Like, why? It didn't even further the plot! It was just there! A mention or two of witchcraft, demonic powers, etc. Mentions of crucifixions, people being fed to the lions, dipped in pitch and set on fire, and all the other persecutions.

Much talk about how thousands were slaughtered, etc. Some details about the process. Thankfully, Hadassah is the one sent to abandon the child He is known to have sexual relations with slave girls, though he doesn't during the book I don't think.

The culture was just sooo corrupt, guys. I mean, I always knew this, but seeing it in a book, I was like, "Why do we like Rome again? I've forgotten Which was good. Apart from the content, here are my thoughts on the book: It head-hopped on a regular basis. Badly so. In one paragraph, we'd be in one character's head; in the next, in a totally different character's. It was super confusing.

My best friend tells me only smart people can read this book for that reason okay, Bailey, even for you that's crazy. But I shouldn't have to stop and think about who's thinking every other paragraph!

Thankfully, I'm used to it. How can you keep track of all the POVs? It seems like everyone - even the most minor characters - got at least a few paragraphs where they had some thoughts to share in a limited POV, no less. The characters weren't likable. Marcus, Atretes, Julia I guess I sort of pitied them? Marcus and Atretes, anyway. I just can't bring myself to feel even the slightest pity for Julia.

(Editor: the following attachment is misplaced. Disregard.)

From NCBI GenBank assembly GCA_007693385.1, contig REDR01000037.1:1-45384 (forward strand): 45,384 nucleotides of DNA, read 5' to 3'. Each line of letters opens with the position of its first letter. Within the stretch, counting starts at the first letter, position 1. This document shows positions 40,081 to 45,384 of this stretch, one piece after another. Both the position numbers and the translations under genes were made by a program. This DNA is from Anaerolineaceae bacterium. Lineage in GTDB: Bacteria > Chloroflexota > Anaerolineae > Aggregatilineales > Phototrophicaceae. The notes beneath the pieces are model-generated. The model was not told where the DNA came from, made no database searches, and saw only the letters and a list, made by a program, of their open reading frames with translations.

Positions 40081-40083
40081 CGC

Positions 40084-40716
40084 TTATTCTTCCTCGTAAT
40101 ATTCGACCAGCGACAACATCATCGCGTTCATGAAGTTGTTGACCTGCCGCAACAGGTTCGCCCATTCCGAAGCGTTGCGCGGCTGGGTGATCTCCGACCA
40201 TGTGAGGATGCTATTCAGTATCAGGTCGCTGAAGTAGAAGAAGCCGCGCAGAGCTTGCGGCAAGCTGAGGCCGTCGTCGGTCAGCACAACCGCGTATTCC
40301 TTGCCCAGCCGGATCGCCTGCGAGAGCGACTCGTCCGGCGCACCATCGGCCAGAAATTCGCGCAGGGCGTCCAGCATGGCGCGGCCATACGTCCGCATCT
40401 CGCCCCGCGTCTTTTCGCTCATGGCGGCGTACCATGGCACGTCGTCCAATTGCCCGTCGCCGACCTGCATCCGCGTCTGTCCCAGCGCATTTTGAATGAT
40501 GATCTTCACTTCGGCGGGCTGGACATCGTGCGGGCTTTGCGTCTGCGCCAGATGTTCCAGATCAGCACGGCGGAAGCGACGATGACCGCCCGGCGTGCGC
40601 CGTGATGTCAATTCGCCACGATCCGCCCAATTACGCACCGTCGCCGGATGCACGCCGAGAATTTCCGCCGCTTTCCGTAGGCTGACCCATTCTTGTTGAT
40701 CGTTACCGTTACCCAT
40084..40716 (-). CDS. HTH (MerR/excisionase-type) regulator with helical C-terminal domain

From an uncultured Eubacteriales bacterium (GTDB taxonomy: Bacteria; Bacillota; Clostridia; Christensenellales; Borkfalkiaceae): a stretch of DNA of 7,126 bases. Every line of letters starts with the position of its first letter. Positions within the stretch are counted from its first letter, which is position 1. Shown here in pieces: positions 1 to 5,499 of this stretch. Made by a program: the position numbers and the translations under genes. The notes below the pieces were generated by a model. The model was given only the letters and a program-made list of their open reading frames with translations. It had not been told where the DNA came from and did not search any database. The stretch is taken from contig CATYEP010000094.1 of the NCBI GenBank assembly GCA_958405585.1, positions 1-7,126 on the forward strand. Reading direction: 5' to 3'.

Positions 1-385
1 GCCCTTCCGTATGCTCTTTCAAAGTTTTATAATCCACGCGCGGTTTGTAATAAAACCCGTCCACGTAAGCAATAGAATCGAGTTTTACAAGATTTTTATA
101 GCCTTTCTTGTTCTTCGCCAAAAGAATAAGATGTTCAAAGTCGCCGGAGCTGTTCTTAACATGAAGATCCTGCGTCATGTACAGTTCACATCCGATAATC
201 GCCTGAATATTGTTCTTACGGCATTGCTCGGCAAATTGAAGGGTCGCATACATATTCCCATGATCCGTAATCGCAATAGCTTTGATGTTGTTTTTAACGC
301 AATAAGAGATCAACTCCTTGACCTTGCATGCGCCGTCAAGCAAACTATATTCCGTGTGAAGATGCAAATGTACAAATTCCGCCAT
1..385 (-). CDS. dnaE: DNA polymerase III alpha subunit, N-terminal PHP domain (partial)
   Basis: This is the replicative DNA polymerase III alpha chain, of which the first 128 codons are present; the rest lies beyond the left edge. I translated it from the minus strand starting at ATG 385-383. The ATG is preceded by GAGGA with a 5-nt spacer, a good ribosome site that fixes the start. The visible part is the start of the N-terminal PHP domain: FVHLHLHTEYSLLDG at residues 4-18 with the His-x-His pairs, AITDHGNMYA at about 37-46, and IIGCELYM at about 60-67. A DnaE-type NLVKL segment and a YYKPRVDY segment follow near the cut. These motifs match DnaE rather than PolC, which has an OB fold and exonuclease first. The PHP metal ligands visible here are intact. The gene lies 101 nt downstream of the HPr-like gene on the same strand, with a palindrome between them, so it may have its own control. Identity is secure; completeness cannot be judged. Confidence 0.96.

And, since she's just a make-believe character, I guess I can hate her. I don't think God ever said "Thou shalt not hate thine fictional characters" Anyway, Hadassah was the only truly good character in the book.

She was a Christian and strong in her faith, so I guess that makes sense. She claims to have a weak faith. She claims to be constantly afraid. You're rocking it, girl! The book did seem to drag on a lot. Which is realistic, but Learn about sin. Don't spent your life reading about it. It's very depressing. I am glad I read this book, though. I know I gave it a low rating y'know, for me , but I liked it a lot.

It teaches you a lot about sin. I might skim a little if I were you. And prepare yourself for some tears, some grief. I cried at two places. I never cry.